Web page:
Moral Cultivation and Confucian Character: Engaging Joel J. Kupperman (SUNY series in Chinese Philosophy and Culture)
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A consideration of Confucian ethics that employs the work and concerns of the eminent comparative ethicist Joel J. Kupperman.
In this volume, leading scholars in Asian and comparative philosophy take the work of Joel J. Kupperman as a point of departure to consider new perspectives on Confucian ethics. Kupperman is one of the few eminent Western philosophers to have integrated Asian philosophical traditions into his thought, developing a character-based ethics synthesizing Western, Chinese, and Indian philosophies. With their focus on Confucian ethics, contributors respond, expand, and engage in critical dialogue with Kupperman’s views. Kupperman joins the conversation with responses and comments that conclude the volume.
“…the essays in Moral Cultivation and Confucian Character all have distinctive merits of their own, making the volume a lively platform of contemporary scholarship on ethics in its own right.” — SirReadaLot.org
“Joel Kupperman is rightly celebrated for his success at drawing on Eastern traditions to enlarge our (Western) understanding of key issues in philosophy. The impressive essays in this volume extend Kupperman’s approach with stimulating reflections on character, emotions, and well-being.” — Stephen C. Angle, author of Contemporary Confucian Political Philosophy
“Each essay by a major figure in comparative philosophy is a masterful engagement with the Confucian tradition that reveals its resources for us today. Scholars and students of both Chinese philosophy and comparative philosophy will want to read this impressive volume.” — Owen Flanagan, author of The Bodhisattva’s Brain: Buddhism Naturalized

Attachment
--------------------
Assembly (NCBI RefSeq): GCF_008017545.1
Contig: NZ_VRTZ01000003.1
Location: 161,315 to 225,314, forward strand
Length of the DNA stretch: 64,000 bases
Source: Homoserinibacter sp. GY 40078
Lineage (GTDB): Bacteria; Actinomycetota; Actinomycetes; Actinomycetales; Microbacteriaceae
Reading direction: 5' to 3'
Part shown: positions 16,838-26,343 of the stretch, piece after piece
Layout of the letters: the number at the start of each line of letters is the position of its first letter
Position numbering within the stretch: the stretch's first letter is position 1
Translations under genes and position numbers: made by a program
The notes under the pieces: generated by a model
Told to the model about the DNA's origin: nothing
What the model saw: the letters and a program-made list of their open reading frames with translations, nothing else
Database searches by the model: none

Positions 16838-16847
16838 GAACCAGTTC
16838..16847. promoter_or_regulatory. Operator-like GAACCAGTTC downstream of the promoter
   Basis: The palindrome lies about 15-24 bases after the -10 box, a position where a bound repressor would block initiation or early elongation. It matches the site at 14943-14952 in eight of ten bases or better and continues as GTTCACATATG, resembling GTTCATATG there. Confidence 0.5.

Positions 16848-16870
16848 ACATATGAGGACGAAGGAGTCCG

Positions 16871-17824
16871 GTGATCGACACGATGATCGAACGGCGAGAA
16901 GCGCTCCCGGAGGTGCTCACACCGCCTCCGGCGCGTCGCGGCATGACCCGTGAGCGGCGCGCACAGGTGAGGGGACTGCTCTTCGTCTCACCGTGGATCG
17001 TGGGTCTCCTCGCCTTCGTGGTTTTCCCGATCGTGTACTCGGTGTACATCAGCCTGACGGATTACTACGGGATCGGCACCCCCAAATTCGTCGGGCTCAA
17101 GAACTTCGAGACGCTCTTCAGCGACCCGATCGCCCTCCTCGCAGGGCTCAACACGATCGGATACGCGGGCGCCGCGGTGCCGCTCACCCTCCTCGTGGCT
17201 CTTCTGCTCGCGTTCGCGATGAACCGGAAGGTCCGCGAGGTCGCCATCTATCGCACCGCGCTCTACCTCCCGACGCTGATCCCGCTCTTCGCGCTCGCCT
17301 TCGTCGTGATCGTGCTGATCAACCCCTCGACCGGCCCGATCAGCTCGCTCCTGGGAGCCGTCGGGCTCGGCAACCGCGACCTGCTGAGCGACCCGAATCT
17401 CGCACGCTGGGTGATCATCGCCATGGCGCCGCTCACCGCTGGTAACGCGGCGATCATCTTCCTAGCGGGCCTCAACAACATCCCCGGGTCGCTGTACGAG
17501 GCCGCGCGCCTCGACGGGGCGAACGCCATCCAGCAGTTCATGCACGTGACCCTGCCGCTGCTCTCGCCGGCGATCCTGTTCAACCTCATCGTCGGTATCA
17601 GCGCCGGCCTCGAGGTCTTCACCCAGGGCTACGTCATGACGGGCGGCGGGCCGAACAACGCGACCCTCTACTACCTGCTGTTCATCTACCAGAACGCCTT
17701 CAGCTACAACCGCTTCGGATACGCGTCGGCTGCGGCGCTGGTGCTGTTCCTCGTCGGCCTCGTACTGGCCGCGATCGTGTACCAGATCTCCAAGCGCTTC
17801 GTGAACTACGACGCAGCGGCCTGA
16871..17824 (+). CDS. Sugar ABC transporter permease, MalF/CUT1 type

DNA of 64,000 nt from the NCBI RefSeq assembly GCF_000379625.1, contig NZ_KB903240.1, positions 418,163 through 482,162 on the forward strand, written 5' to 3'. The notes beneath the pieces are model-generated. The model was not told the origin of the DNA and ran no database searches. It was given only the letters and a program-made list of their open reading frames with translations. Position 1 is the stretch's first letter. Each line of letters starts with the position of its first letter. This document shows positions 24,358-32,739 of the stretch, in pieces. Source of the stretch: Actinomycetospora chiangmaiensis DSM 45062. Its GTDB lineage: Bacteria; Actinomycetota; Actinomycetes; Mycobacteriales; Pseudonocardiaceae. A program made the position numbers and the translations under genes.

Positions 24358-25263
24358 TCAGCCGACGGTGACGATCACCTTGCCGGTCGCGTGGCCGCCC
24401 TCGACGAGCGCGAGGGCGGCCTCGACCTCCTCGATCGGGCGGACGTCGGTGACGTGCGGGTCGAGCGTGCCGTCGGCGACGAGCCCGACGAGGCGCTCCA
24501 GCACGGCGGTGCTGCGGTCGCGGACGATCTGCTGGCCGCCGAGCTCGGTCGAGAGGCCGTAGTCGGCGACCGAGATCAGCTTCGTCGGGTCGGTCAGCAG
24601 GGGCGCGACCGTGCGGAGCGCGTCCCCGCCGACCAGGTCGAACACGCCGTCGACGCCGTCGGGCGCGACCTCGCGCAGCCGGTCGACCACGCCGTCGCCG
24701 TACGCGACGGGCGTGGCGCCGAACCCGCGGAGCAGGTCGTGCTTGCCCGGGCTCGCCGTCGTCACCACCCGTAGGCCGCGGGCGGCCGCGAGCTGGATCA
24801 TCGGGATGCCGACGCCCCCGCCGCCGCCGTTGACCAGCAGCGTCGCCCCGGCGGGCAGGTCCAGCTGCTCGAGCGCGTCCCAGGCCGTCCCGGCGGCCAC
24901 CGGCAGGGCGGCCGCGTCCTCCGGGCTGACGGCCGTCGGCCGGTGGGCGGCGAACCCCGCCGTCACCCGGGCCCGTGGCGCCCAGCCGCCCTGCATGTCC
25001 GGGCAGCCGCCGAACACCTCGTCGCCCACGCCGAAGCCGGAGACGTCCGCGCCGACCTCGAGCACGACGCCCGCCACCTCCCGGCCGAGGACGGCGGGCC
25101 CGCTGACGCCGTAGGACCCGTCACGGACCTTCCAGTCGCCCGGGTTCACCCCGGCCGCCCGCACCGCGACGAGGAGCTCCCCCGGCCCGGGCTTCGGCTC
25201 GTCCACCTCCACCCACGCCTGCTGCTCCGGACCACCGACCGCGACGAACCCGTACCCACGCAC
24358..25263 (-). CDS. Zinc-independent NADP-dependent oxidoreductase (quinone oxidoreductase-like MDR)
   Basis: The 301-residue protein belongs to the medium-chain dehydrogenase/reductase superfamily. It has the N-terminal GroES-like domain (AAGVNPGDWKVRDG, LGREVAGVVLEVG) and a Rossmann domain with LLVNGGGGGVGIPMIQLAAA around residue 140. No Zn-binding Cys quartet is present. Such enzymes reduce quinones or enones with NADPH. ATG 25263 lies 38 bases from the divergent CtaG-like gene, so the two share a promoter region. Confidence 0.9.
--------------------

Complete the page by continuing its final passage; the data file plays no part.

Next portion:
that an ethics of roles inspired by our own reading of the classical Confucian texts offers a real alternative to a foundational individualism that can constitute one such line of engagement. The challenge of role ethics, however, will not be worth much unless accounts of human interactions can be given in nonindividualistic moral terms that do not fly in the face of our experiences in and of family life, and our intuitions about them. Thus we want to take the opportunity of this celebration of
13. Kupperman 1991, 38, 43–44. 14. Kupperman 1991, 47 15. Kupperman 1991, 19. 16. Kupperman 1991, 59. 42 Roger T. Ames and Henry Rosemont, Jr. 17. There are two versions of this essay, with the later one included in Kupperman 2004, and the earlier one in Kupperman 1999. 18. Kupperman 2004, 115. 19. Kupperman 2004, 117. 20. See Fingarette 1983. 21. Analects 6.30. 22. Kupperman 1991, 43. 23. See Ames 2011, especially 102–114. 24. See Rosemont and Ames 2008, 105. 25. This private/public
dikaiosune “justice.” Some have translated 義 (yi) as “justice” and see Kongzi as centrally concerned with this virtue. While there are reasons to see similarity here, there is no good case for equating these terms. For early Confucians, yi as a virtue concerns a sense of falling short of the proper norm or ideal. In this general respect, it resembles Aristotle’s sense of justice, but, unlike the Aristotelian virtue, yi was not thought of as a disposition to accord with the law and fairness and
virtues; it is about building a character as a way of life, which is less likely to lend itself to compartmentalization. In his view, Western virtue ethics have largely overlooked the interrelationships between virtues and failings within a character. Drawing insights from his comparative study, Kupperman sheds light on many things that people who work exclusively in one tradition tend to miss. In his book, Value and What Follows (1999), he focuses on how judgments of values connect with
one into that future course that need not be based on reasons of relationship. On this matter I think Frankfurt is close to the truth. Of course, depending on how that future course works out, one might be provided with new reasons to love, of either the relational or nonrelational kind. But sometimes one must want to take that leap in order to get the reasons one eventually will have. Thus, I propose that each of the kinds of reasons to love, and no reasons at all, can play a role in the flow of